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SSRI Related Antidepressants

By: Ian Murnaghan BSc (hons), MSc - Updated: 6 Oct 2012 | comments*Discuss
Depression Depressive Illness Ssri Snri

Serotonin reuptake inhibitors (SSRIs) are an antidepressant class that affect the release of serotonin. SSRI related antidepressants also influence this brain chemical but do so alongside other mechanisms of action. SSRI related antidepressants include serotonin noradrenalin reuptake inhibitors (SNRIs) and other antidepressants that are more closely aligned with this class.

How Do SNRIs Help Depression?

SNRIs are an antidepressant class used to treat depression and some other mood disorders. They influence brain chemicals known as neurotransmitters. These neurotransmitters are serotonin and noradrenalin both of which are known to affect mood.

What Are The Side Effects?

Some of the side effects that you may experience with an SNRI are nausea, excessive sweating and problems sleeping. The effects are, in fact, common to many antidepressant drugs. Other side effects include:

  • Sexual problems
  • Shaking or tremors
  • Dry mouth
  • Constipation
  • Vomiting
  • Headache
  • Anxiety

SNRIs can also affect blood pressure and your doctor may choose to monitor your blood pressure if it is already elevated. In addition, SNRIs may affect cholesterol so regular testing may be required. As you continue using the drug, side effects often will subside and if they become too bothersome, you can speak with your doctor, who may reduce your dosage, recommend another drug or provide suggestions on how to make the side effects more tolerable.

Can Withdrawal Occur?

Similar to many antidepressants, it is not recommended that you abruptly stop taking the medication as withdrawal symptoms may occur. Your doctor will advise you regarding a slow and tapered dosage, which should help to subdue any uncomfortable symptoms.

Serotonin Syndrome

An uncommon but dangerous side effect of SNRIs is known as serotonin syndrome. This occurs as a result of excessively high levels of serotonin in the brain. It may also occur if a monoamine oxidase inhibitor (MAOI) is taken alongside an SNRI, or if any supplement affecting serotonin levels is taken regularly. Symptoms suggesting serotonin syndrome are:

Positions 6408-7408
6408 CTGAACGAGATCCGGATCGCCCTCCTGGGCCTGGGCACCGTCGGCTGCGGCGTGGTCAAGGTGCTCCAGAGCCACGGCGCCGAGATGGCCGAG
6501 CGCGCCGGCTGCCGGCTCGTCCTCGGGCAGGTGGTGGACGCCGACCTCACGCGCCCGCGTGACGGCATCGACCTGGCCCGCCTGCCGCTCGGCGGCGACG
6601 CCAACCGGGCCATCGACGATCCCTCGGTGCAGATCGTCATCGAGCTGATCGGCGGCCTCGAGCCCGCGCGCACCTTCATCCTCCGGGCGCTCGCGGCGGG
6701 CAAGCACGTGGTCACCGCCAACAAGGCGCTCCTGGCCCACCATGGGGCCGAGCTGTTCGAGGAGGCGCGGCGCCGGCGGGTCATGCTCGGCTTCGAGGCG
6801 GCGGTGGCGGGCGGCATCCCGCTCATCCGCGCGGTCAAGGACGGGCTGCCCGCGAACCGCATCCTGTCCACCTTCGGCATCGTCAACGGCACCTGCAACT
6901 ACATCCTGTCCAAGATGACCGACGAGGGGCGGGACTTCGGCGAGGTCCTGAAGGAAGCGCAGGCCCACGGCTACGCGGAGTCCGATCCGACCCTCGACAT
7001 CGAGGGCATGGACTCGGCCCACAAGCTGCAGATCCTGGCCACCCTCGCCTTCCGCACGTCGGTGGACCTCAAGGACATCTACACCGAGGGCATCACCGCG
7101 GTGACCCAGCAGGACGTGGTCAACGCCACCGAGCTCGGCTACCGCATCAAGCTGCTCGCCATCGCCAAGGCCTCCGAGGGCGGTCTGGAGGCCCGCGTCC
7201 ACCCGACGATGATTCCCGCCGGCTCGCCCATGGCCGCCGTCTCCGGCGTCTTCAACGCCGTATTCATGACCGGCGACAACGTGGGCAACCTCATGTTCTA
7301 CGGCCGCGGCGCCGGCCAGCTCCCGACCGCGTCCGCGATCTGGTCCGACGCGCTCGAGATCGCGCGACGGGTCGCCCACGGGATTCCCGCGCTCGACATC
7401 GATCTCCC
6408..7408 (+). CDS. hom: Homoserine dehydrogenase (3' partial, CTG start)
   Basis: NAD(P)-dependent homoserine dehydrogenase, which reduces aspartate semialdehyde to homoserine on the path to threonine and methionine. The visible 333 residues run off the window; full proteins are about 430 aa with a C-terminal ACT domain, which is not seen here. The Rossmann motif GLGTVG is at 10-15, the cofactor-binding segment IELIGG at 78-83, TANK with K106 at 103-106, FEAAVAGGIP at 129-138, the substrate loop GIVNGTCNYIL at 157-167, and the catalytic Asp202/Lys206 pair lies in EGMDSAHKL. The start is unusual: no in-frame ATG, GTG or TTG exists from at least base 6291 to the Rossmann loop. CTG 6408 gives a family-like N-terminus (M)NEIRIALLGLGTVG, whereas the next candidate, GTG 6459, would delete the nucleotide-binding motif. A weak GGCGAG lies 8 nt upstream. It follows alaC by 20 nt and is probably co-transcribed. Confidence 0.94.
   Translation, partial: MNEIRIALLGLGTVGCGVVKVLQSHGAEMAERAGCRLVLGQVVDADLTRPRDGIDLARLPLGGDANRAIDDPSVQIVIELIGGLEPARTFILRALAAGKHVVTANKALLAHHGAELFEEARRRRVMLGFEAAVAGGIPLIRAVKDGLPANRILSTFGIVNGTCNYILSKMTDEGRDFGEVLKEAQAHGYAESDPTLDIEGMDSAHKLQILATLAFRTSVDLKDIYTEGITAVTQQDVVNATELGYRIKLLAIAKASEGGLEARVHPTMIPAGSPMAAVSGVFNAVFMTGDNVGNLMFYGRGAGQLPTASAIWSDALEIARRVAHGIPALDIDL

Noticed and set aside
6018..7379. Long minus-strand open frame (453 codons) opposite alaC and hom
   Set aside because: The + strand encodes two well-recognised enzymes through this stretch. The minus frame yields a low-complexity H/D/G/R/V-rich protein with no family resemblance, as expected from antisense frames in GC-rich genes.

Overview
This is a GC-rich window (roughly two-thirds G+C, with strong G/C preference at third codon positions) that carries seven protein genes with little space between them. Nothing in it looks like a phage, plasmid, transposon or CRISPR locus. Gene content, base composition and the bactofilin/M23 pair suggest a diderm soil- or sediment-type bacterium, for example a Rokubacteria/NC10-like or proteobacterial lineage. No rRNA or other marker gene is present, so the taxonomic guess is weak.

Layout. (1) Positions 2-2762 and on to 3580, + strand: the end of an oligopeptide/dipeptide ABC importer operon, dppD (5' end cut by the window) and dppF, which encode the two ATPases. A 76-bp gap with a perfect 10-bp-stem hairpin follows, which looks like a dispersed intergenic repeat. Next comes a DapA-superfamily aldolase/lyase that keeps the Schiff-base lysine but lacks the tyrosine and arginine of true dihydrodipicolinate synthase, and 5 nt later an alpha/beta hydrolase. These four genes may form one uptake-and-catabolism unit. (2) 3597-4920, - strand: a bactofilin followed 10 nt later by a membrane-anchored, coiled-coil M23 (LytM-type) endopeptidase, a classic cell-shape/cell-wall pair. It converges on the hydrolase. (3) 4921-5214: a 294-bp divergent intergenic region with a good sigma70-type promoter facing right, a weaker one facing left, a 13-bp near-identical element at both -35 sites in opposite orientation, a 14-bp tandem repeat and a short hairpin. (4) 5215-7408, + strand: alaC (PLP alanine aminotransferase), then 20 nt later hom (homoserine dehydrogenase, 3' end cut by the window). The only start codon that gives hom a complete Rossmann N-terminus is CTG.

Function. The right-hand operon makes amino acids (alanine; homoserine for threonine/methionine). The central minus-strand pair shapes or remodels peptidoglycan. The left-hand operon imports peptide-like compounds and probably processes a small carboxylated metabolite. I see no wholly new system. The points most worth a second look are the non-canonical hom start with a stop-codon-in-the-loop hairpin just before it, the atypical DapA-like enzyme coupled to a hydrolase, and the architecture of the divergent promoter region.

• Nausea
  • Fever
  • Confusion
  • Heart palpitations
  • Hallucinations

If you do experience symptoms of serotonin syndrome, it is crucial that you obtain medical treatment promptly.

What SNRI Will My Doctor Prescribe?

Venlafaxine is one of the more commonly prescribed SNRIs. It mostly affects serotonin and noradrenalin but does also alter dopamine as well. Desipramine is more often considered a tricyclic antidepressant (TCA) but as it does affect serotonin and noradrenalin, it is sometimes categorized as an SNRI. Other SNRIs that may be used are:

  • Nefazodone
  • Duloxetine
  • Desipramine
  • Milnacipran

How Do SNRIs Compare To SSRIs?

SNRIs are newer than SSRIs and are considered similarly effective in treating depression. Some studies have actually suggested that SNRIs are better tolerated and more successful for treating depression but your doctor will decide which specific antidepressant is appropriate for you.

Other SSRI Related Antidepressants

There are other antidepressants that are similar to SSRIs in their mechanism of action. One such antidepressant is bupropion, which influences dopamine and noradrenalin. Bupropion is considered as effective as SSRIs in treating depression and appears to have fewer side effects. The most common side effects of this drug are dry mouth, headaches and insomnia. Your doctor may prescribe an SSRI or a related antidepressant such as an SNRI to treat your depressive illness. These newer antidepressants do tend to have milder side effects and can be highly effective in relieving the symptoms of your depression. Hopefully, your treatment with an SSRI related antidepressant will improve your mood and leave you more hopeful and optimistic for a future without depression.

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